Mattel Agrees to Produce Bald Barbie After Viral Facebook Campaign

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The Beautiful and Bald Barbie is finally becoming a reality. A bustling Facebook campaign urged toymaker Mattel to create a doll that appeals to kids undergoing cancer treatments or suffering diseases such as Alopecia, and after receiving 150,000 “likes” in under four months, Mattel will soon put the bald doll into production.

Mattel spokesperson Alan Hilowitz told CBS News’ HealthPop that the doll will be created as “friend” of Barbie. She’ll come complete with wigs, hats, scarves and other accessories, with the option of going fully bald.

While many of the 152,000-plus fans that the movement has garnered will be clamoring to get their hands on one of the dolls (this writer included), Mattel said that the bald Barbies will not be sold in stores. Instead, the dolls will be donated to children’s hospitals, as well as the National Alopecia Areata Foundation.

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The company explained this decision via a statement on their Facebook page: “Through a thoughtful approach, we made the decision not to sell these dolls at retail stores, but rather get the dolls directly into the hands of children who can most benefit from the unique play experience.”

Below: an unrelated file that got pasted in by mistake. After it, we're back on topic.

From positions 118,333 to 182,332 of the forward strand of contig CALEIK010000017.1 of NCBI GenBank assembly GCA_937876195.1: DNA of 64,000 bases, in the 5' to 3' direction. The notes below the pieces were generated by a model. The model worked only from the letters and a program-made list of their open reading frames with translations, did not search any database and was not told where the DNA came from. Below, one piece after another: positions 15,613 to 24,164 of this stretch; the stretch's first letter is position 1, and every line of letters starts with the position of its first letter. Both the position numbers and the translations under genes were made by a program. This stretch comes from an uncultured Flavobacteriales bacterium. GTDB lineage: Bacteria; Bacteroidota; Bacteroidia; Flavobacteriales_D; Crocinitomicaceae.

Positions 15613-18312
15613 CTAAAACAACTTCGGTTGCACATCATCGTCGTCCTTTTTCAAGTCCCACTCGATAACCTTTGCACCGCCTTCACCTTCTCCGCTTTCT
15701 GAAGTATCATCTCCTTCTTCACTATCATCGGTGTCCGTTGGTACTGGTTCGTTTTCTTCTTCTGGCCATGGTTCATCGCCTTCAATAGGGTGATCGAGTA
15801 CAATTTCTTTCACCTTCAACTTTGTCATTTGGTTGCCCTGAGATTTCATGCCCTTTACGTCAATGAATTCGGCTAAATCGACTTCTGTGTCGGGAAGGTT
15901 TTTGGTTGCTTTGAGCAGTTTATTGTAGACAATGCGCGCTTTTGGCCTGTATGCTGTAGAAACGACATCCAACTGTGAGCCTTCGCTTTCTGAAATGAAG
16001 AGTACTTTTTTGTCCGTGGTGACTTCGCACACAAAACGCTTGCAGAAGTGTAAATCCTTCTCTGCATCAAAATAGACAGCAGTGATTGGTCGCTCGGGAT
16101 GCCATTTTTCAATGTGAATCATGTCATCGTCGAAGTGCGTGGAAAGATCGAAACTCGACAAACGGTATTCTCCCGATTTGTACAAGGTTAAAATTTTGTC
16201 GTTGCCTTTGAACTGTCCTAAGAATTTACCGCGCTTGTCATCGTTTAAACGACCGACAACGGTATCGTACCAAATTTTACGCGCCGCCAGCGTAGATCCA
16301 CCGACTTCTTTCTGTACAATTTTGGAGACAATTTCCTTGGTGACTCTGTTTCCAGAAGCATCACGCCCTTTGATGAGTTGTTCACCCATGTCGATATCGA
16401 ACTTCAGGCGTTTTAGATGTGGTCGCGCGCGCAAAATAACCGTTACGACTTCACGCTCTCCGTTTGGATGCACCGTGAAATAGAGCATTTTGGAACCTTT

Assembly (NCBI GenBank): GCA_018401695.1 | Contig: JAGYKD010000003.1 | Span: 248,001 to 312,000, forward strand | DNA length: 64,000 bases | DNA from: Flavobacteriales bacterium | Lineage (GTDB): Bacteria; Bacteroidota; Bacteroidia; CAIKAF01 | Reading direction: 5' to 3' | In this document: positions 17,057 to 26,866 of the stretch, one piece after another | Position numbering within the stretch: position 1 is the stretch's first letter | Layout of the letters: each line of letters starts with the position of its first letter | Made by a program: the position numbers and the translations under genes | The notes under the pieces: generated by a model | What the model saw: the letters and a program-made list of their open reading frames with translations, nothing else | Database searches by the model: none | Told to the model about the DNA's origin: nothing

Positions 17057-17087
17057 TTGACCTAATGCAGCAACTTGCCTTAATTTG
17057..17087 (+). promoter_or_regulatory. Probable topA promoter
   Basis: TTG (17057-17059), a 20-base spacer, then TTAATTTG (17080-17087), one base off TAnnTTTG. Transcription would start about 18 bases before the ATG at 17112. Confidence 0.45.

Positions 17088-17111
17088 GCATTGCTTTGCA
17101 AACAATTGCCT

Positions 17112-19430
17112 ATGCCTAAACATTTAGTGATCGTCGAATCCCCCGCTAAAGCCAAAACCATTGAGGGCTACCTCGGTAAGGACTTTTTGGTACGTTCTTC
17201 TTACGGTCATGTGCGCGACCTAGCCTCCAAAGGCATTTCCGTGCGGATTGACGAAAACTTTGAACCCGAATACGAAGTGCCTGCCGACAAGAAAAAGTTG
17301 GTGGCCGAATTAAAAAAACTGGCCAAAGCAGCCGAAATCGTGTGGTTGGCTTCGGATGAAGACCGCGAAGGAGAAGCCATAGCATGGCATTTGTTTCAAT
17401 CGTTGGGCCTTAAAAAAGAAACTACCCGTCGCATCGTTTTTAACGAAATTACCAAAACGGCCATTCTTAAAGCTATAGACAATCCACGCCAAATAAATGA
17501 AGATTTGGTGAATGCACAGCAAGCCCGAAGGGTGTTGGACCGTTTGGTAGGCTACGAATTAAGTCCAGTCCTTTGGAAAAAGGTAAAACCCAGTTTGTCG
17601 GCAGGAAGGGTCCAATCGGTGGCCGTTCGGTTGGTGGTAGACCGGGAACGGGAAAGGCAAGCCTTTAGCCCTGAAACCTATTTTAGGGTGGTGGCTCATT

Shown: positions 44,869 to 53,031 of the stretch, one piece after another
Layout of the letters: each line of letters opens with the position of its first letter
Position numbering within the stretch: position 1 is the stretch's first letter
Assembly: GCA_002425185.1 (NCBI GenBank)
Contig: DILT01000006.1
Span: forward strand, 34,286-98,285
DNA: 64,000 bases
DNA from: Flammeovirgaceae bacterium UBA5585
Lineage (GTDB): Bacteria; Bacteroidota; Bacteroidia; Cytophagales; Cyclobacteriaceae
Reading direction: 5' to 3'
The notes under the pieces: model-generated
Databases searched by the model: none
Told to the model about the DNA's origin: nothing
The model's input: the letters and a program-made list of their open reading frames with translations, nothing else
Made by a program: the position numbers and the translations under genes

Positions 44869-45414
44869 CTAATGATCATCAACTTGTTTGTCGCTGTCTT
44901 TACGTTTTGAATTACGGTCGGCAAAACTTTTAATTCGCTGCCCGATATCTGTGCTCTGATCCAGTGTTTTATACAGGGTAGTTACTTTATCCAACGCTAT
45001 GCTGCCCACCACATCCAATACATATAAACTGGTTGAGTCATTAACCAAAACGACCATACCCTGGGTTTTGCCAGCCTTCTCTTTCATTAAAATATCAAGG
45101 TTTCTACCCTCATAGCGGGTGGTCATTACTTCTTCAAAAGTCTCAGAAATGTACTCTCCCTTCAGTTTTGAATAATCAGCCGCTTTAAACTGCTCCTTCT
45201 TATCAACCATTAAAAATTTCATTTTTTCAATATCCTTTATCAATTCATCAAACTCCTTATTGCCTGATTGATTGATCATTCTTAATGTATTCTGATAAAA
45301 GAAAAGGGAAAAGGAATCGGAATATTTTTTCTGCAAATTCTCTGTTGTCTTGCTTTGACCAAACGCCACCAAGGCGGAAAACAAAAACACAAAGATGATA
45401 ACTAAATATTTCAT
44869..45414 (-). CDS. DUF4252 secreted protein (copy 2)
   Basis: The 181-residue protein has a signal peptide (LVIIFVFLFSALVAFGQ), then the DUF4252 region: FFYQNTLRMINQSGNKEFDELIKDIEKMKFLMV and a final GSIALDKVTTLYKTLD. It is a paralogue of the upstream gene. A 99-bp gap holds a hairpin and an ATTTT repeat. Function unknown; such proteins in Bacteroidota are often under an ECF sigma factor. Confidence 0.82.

The campaign for the “Bald and Beautiful Barbie” was started in January by Jane Bingham and Rebecca Sypin, both of whom have daughters who lost their hair due to cancer treatment. Sypin told MSNBC in January that she thought the bald Barbie would be therapeutic, and would help baldness become “normal.”

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After the campaign gained nationwide attention, Mattel invited Sypin and Bingham to their headquarters to discuss their ideas in detail. They were told that a bald doll would go into production at a later date.

Despite the victory in having the doll produced, Bingham told HealthPop that she still hopes to see the Bald and Beautiful Barbie on stores shelves one day. “[We want girls to know] they’re not dependent on their hair for their self-worth and their beauty. Women and children, it’s looked down upon that you would go out without your hair. People would automatically assume that you’re sick and you should stay at home in bed,” Bingham told HealthPop. “We wanted to change this stigma.”

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